Crude Formation And Production – How is It Made?

How Is Crude Oil Formed?

It is generally believed that crude oil was formed from the remains of animals and plants (called biomass) that lived many years ago. Over eons, the biomass was covered by layers of mud, silt, and sand that formed into sedimentary rock.

Crude Formation

Geologic heat and the pressure of the overlying rock turned the biomass into a hydrocarbon-rich liquid that we call crude oil, and eventually forced it into porous rock strata called reservoirs. There are also formations or deposits of hydrocarbon-saturated sands and shale where geologic conditions have not been sufficient to turn the hydrocarbons into liquid.

How Is Crude Oil Produced?

Wells are drilled into oil reservoirs to extract the crude oil. “Natural lift” production methods that rely on the natural reservoir pressure to force the oil to the surface are usually sufficient for a while after reservoirs are first tapped. In some reservoirs, such as in the Middle East, the natural pressure is sufficient over a long time. The natural pressure in many reservoirs, however, eventually dissipates.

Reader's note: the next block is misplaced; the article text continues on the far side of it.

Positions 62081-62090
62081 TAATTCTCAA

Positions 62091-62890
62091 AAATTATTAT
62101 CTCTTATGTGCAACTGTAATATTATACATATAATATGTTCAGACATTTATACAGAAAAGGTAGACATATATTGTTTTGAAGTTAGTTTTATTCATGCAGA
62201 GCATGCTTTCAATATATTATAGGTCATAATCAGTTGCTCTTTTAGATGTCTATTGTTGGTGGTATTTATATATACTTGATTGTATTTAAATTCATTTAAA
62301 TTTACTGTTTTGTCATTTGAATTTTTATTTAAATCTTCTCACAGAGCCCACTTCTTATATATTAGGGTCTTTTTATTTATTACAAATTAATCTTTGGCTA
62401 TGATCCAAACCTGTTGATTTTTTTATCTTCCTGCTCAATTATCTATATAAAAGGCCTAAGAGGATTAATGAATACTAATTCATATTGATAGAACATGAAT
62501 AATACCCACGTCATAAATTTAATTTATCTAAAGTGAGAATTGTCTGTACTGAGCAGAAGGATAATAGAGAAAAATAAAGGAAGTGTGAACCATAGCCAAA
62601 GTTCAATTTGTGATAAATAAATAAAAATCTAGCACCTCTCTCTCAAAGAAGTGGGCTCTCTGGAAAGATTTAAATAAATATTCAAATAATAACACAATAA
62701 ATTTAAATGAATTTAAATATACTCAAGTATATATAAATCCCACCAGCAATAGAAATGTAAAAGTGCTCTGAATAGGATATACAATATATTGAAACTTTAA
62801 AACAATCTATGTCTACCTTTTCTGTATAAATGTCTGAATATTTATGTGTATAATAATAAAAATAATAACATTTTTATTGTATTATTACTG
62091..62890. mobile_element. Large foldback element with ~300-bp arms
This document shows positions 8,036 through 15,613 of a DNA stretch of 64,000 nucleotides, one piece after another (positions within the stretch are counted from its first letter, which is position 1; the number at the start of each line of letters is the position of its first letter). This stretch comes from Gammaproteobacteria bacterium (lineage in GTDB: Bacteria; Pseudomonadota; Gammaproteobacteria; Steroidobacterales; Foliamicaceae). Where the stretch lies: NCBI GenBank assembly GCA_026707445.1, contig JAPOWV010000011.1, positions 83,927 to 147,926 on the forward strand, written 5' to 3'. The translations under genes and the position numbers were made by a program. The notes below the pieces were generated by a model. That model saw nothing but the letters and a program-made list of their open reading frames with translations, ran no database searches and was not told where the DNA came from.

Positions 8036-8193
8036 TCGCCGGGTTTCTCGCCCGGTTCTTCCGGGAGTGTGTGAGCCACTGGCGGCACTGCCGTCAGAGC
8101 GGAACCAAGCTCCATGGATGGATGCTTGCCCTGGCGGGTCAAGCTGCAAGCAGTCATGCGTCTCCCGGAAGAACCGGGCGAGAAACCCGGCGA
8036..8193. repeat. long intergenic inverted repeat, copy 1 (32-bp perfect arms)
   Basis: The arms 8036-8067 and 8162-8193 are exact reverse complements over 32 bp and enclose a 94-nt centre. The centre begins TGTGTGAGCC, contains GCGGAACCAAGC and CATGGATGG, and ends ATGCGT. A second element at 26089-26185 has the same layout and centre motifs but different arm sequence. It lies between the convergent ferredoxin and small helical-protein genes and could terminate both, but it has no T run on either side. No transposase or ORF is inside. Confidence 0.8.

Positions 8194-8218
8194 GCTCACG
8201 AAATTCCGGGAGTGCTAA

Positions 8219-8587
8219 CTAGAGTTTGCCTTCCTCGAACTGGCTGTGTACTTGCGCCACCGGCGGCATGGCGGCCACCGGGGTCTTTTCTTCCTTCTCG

Then the oil must be pumped out using an “artificial lift” created by mechanical pumps powered by gas or electricity.  Over time, these “primary” methods become less effective and “secondary” production methods may be used. A common secondary method is “waterflood” or injection of water into the reservoir to increase pressure and force the oil to the drilled shaft or “wellbore.” Eventually “tertiary” or “enhanced” oil recovery methods may be used to increase the oil’s flow characteristics by injecting steam, carbon dioxide and other gases or chemicals into the reservoir.

Crude production graphic

In the United States, primary production methods account for less than 40% of the oil produced on a daily basis, secondary methods account for about half, and tertiary recovery the remaining 10%. Extracting oil (or “bitumen”) from oil/tar sand and oil shale deposits requires mining the sand or shale and heating it in a vessel or retort, or using “in-situ” methods of injecting heated liquids into the deposit and then pumping out the oil-saturated liquid.